The charge of homicide by intoxicated use of a commercial motor vehicle with a prohibited alcohol concentration can be levied against drivers with alcohol levels between 0.04 to 0.08 percent.

Rychtik checked Facebook on his cellphone three times east of the Interstate 90 bridge, including twice about 740 feet before the crash site, the complaint states.

Rychtik, who is a trained first responder, was convicted of drunken driving in Pennsylvania in 2012


Shelby Songer has her daddy's eyes. She has his smile and his infectious laugh. While so much of Jason Songer is a part of her, she'll never know her dad.

Two years ago, Songer was driving his 1967 Mustang Fastback when a dump truck driver crashed into his car and killed him. He and his wife Felicia were only married a few months.

"Just shattering. Life shattering. It feels like a piece of you just got ripped out," Felicia Songer said fighting back tears.

The day after the accident, the Songers got an unexpected surprise.

"Felicia came to the house the day after the accident and handed us home pregnancy test and we were just tore up, from happiness and sadness combined," Jeff Songer, Jason's dad said.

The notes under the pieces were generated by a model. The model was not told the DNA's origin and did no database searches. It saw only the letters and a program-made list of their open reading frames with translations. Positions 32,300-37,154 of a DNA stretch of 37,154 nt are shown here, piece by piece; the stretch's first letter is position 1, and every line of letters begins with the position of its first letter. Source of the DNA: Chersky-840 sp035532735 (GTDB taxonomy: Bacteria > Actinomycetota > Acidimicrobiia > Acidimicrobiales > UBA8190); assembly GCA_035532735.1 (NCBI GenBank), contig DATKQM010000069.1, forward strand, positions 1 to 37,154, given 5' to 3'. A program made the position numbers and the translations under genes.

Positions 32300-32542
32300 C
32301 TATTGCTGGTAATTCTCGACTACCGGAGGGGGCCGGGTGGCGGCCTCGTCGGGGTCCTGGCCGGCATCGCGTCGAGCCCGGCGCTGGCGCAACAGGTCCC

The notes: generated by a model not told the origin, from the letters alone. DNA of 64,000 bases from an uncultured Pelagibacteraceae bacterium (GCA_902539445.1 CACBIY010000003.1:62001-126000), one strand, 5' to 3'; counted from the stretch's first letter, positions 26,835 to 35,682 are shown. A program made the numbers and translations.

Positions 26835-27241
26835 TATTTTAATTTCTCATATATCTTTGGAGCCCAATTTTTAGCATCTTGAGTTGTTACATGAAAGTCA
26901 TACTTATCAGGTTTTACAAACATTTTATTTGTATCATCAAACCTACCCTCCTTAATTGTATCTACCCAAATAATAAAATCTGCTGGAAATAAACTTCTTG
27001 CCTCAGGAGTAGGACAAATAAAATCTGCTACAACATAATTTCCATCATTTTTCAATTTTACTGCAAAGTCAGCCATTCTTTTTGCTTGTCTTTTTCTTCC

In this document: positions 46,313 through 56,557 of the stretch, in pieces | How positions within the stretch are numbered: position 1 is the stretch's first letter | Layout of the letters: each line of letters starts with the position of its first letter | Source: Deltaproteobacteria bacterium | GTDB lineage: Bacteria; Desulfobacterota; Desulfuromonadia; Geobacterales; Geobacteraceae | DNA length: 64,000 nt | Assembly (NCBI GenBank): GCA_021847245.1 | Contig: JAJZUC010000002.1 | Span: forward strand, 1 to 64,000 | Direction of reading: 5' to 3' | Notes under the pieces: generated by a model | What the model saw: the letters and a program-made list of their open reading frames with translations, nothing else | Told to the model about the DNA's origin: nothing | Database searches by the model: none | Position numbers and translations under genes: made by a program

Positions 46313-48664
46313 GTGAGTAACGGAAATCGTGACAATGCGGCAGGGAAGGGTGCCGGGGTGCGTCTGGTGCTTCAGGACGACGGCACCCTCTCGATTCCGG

Jason never knew, but his daughter, Shelby, was on the way.

"When I got the test I dropped to my knees and I was happy, and scared and sad, all those things combined," Felicia remembered.

Now at 16-months-old, Shelby gives the Songers a little piece of Jason to hold to.

"If we hadn't had Shelby, I don't know what we would have done," Jeff said.

"She brings sunshine and happiness," Kathy Songer, Jason's mom added.

In the midst of unimaginable grief, looking at Shelby the Songers can see their son, a husband and a father.

"Jason would have been such a wonderful father. He loved kids and he would have taught her so much," Kathy said.

Felicia makes sure her daughter knows who her father is. She tells stories and show her pictures. Without being prompted, the toddler walked right up to the photo of her dad, pointed and exclaimed, "da da."